Secrets of Americian Landmarks
If it's a trip to Stone Mountain or a tour of "energy vortexes" around Montezuma's Castle to UFO sightings in the Cascade Mountains, there's some strange stuff going on in our country.
Often (inaccurately) billed as the "largest exposed piece of granite in the world," Stone Mountain is actually a giant piece of quartz monzonite. But, while it's undeniably a huge hunk of rock, people visit the park for the views and the carving on the north face, the largest of its kind.
This enormous carving features three confederate heroes: Robert E. Lee, Stonewall Jackson and Jefferson Davis, each on horseback. The United Daughters of the Confederacy commissioned the Civil War Memorial in 1916 but the project met many challenges. Gutzon Borglum started the carving but abandoned it to work on Mount Rushmore. A second artist stopped work on the carving in 1928 and nothing further was accomplished for thirty years. It was completed in 1972.
But before this rock became a memorial, a group of men met at this site in 1915 to reincarnate the Ku Klux Klan. For many years, the Klan played a large role in funding the monument and even influenced the carving.
The Lakota Souix knew this spot as Six Grandfathers but today Mount Rushmore only features the faces of four former presidents. The US seized control of the mountain after several military conflicts and was known by several different names, including Slaughterhouse Mountain, before Charles E. Rushmore took over and suggested the carving as a way to increase tourism to the area.
But, before the US stepped in, the mountain, part of the Black Hills, represented something quite different to Native Americans. The Souix and Cheyenne believed it was the sacred center of the world. But the Lakota inhabited the hills when the first settlers showed up. The question of ownership was answered by the 1868 Treaty of Fort Laramie -- the Lakota owned the area. But the US changed their mind when gold was discovered and relocated everyone.
A Supreme Court Case in 1980 awarded nearly $106 million to the Lakota for the illegal seizure of the land by the US. The Lakota turned down the settlement wanting to return to the Black Hills instead. Today a monument in honor of Crazy Horse is under construction on Thunderhead Mountain.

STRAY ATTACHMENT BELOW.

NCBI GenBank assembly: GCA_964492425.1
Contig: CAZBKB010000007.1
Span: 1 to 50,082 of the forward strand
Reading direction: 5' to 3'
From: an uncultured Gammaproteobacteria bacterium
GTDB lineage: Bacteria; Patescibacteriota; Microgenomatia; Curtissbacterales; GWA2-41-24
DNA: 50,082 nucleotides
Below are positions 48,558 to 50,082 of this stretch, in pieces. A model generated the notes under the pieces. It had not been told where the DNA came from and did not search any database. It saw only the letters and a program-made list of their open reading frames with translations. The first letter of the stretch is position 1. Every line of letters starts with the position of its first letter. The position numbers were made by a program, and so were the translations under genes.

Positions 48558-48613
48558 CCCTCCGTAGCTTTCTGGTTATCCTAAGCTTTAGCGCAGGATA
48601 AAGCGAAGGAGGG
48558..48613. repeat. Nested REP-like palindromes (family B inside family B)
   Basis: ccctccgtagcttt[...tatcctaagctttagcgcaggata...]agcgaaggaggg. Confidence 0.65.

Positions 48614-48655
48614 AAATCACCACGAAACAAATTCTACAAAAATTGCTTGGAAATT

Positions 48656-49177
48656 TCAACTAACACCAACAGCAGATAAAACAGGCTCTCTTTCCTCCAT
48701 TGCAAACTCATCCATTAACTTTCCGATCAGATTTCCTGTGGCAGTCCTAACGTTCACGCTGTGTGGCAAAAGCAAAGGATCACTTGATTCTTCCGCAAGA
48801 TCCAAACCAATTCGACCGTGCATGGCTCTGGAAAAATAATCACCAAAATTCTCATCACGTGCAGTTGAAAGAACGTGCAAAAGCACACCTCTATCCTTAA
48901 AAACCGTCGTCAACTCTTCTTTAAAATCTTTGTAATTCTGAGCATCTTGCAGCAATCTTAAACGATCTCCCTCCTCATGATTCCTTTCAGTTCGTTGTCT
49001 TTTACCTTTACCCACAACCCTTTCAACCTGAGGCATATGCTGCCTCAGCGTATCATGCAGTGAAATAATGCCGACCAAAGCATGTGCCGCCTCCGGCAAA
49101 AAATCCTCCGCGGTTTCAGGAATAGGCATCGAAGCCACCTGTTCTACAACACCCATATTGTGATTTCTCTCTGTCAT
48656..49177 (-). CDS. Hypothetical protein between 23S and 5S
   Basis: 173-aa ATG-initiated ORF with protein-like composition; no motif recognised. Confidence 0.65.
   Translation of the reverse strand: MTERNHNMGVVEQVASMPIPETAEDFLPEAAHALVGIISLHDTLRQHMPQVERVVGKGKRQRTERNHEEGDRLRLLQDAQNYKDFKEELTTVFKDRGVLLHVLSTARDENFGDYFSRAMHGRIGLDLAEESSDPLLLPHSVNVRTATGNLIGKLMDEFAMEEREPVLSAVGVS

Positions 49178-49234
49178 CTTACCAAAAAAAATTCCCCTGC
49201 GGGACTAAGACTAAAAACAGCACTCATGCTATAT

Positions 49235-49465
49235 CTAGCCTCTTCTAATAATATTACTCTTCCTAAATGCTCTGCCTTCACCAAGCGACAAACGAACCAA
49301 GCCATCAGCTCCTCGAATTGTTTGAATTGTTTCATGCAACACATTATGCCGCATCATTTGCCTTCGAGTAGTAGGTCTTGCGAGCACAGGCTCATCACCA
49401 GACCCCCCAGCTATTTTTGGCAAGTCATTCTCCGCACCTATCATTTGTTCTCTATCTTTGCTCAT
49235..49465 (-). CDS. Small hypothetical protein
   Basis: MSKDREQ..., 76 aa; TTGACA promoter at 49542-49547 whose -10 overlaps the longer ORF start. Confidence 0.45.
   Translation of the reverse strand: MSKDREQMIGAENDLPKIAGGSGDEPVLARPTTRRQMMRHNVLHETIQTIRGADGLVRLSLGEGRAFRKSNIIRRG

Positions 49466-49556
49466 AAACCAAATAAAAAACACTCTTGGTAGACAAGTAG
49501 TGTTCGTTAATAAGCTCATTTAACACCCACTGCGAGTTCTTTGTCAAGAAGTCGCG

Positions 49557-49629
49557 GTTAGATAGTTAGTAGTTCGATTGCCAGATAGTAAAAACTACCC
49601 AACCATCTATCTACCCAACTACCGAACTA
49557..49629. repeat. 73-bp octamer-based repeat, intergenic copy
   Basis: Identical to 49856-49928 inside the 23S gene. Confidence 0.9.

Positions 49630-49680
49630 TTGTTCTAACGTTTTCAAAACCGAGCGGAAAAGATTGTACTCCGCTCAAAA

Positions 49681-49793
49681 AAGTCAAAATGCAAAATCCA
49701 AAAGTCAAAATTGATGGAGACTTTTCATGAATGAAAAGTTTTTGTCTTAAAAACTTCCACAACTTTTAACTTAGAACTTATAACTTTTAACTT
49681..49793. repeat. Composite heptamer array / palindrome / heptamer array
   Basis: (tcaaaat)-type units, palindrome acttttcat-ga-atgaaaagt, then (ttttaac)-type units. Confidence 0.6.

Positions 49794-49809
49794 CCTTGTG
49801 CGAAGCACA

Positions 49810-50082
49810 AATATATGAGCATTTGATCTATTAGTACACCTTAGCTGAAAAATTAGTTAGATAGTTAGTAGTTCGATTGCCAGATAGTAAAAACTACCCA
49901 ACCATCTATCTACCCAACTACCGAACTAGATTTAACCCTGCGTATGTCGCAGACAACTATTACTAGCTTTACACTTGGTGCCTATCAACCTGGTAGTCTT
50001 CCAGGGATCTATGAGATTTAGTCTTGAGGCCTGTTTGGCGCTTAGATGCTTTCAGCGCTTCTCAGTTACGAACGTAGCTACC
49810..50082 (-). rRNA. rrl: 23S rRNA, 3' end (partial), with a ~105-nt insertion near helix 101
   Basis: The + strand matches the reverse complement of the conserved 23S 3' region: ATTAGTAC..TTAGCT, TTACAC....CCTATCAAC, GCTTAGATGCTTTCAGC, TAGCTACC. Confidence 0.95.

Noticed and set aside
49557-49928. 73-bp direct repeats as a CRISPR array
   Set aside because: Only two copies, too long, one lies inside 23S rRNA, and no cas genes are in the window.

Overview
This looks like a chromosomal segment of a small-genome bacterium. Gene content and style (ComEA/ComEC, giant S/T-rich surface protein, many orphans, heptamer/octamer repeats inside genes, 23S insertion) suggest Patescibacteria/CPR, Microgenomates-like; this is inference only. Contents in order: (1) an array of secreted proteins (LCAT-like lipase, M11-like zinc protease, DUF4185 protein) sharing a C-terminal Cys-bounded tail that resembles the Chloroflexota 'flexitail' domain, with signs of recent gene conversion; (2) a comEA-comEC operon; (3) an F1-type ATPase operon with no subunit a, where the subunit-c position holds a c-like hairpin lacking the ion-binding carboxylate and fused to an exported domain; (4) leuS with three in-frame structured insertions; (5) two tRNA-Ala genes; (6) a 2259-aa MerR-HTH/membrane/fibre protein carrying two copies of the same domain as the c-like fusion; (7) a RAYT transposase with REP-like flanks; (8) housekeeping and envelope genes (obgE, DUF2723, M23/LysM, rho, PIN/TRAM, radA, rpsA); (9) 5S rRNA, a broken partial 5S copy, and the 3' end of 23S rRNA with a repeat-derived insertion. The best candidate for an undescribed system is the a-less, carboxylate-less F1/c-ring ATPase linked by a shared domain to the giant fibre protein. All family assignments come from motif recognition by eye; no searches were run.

Montezuma Castle in Sedona, Ariz.
Fielding about 350,000 visitors a year, Montezuma Castle was the home of the Sinaquas Indian tribe. These five-story, 20-room cliff dwellings were used around 1400 A.D. Oddly enough, early American settlers who discovered the site incorrectly named it after the Aztec emperor Montezuma, due to beliefs that the emperor had been connected to the dwellings. In reality, the ruins had been abandoned a hundred years before Montezuma even existed. These homes aren't formed as a castle but were ancient high-rise apartments.
The ancient cliff dwellers (and folks today) believe that spiraling energy vortexes swirl abundantly around this particular area, creating the perfect environment for spiritual clearing. International visitors from all over the world flock to this sacred space for all types of healing. In August 16th and 17th of 1987, the great "Harmonic Convergence" was said to have happened. Author and academic José Argüelles, a huge advocate of this special planetary alignment, described this as a critical time where the Aztec and Mayan calendars indicated that the world would enter a new age.
Named after Herbert Hoover, the Nation's 31st President, Hoover Dam was built in 1930s. At the time, it was the highest dam ever built, and home to the largest power plant.
Architect Gordon B. Kaufmann (he designed the Los Angeles Times Building) lent his influence via the rhythmic lines of Modernism and Art Deco. You can see his vision at the power plant, dam crest, intake towers, and spillways. Allen True, a muralist, helped Kaufmann with the interior design and color. Responsible for the dam's distinctive motifs (such as the Southwestern Indian designs in the terrazzo floors), True merged Native American geometric ideas with Art Deco flavors.